It's O.K. To Be Sad
2017 has given me more sad moments than I've had in many years. I'm balancing them well, and they haven't run me over just yet, but the experience has me thinking a lot about sadness.
Today, I was fully covered in sad. From the tips of my un-pedicured toes to the top of my messy-bun head. I was heavy with sadness, it slowed my pace and surrounded me from all angles. The kind of sorrow that finds hot, salty tears kissing your face unannounced and often. I tend to feel shame with my sadness. I don't know how to talk about it without feeling as though I've passed on a burden. Or maybe I don't want to talk about it, because I don't need answers or advice, I just need to feel safe with my sadness. I need to know that there is enough room in your house for me and my sadness to come visit. There is no defining line where I end and sadness begins, we are a package deal, sadness and I.
I'm not afraid of sorrow like I used to be. Most people want to rush sadness. Quicken it, move it, roll it over. Sadness introduces us to Uncomfortable; most of us don't like meeting Uncomfortable. We react by trying to reason or time or fix the sadness. We scurry around Sad, doing and saying all of the things we have been taught to say to Sad, like "You're Going To Be O.K" or "You're Not Alone." Which are both lovely things in and of themselves, but they don't necessarily shorten sadness's stay. The thing with Sadness and Uncomfortable is that if you look them in the eye and invite them in for a conversation, you begin to learn. It's kind of like choosing to enter into conversation with that odd-ball person at the party. You could stand next to them, constantly glancing over their shoulder looking for an 'out', or you could fully embrace it, not worrying about what you're missing out on, or appearances or pride.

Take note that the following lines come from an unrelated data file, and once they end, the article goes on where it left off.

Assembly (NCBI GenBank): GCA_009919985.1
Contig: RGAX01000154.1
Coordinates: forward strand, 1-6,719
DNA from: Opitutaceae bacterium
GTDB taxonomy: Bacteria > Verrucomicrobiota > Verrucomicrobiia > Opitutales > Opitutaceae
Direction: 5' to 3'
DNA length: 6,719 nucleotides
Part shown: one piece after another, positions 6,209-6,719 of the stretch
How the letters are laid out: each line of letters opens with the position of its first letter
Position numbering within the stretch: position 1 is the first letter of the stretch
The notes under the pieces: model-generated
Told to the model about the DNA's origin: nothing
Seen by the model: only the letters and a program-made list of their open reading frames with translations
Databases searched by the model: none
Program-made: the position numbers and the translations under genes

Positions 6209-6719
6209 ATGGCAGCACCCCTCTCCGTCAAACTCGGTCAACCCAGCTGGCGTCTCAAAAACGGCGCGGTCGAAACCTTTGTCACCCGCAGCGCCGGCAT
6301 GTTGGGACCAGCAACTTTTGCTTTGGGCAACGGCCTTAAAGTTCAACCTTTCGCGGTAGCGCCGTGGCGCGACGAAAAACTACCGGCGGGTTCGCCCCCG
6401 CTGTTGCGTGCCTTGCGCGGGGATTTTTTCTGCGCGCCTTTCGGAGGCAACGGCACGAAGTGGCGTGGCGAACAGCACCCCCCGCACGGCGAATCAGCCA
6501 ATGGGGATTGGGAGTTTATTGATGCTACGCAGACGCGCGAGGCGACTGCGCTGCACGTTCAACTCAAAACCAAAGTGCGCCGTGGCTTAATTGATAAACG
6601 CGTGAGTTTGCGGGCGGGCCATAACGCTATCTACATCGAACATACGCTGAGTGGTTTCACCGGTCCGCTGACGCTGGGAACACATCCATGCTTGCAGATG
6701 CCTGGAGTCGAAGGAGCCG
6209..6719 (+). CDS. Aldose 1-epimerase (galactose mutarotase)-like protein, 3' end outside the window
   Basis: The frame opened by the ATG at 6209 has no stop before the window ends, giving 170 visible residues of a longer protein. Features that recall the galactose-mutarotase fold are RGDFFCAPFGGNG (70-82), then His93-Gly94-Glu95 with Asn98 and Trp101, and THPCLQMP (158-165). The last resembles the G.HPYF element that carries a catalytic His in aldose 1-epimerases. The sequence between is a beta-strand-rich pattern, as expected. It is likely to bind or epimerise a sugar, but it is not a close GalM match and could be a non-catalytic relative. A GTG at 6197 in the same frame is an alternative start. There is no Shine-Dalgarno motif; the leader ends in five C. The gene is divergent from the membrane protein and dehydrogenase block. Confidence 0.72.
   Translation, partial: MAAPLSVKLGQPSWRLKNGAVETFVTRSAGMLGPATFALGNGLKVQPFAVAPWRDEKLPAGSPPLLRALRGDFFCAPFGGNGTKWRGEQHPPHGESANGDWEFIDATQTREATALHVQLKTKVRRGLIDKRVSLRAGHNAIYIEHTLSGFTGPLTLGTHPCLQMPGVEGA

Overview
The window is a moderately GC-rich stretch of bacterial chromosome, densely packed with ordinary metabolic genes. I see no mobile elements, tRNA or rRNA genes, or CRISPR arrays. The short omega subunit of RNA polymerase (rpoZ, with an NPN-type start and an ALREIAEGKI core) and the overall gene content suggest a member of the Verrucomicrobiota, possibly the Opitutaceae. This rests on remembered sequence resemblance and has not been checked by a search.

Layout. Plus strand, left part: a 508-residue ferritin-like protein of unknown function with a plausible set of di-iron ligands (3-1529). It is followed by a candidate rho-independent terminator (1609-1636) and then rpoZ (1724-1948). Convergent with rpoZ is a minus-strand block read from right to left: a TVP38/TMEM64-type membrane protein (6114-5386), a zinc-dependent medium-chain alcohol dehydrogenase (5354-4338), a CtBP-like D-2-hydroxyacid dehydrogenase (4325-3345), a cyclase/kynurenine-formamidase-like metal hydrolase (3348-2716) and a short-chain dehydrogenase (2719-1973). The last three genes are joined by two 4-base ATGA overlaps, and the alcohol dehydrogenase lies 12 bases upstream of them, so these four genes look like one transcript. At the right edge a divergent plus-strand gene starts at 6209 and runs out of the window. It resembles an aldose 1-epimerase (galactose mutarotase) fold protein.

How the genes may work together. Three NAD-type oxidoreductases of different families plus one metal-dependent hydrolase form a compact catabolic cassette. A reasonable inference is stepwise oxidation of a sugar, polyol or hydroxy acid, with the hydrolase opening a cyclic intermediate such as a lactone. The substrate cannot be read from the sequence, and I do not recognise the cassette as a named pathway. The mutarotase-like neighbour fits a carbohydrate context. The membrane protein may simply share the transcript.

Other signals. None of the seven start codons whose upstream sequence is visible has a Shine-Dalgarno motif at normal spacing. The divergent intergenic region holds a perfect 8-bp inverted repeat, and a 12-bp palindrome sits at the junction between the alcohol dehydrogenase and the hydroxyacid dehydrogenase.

One of my all time favourite poets says this about sadness:
The deeper that sorrow carves, the more joy you can contain. Isn't that the truth? There has been no truer truth than that. For instance, today my son painted me a picture. It was of him and I, standing beside a tree, holding hands with a bright, yellow sun above us. When he gave it to me, Sadness and I both reached out to receive it. Every part of me was flooded with so much gratitude, so much pure JOY over what my son had created. He's painted many pictures before and while I appreciate and cherish his artwork, this one came at a timely moment and reminded me that the joy felt after a walk with sadness is unbridled indeed.
We never know how long Sad will stay, but I do know this - the sooner you accept him, the quicker the learning begins. And if that doesn't help your sorrow, just think of all the room your making for Joy, all those deep and wide places within your soul that are being carved out for a future of soul inspiring, ain't-nothing-going-to-get-you-down, JOY!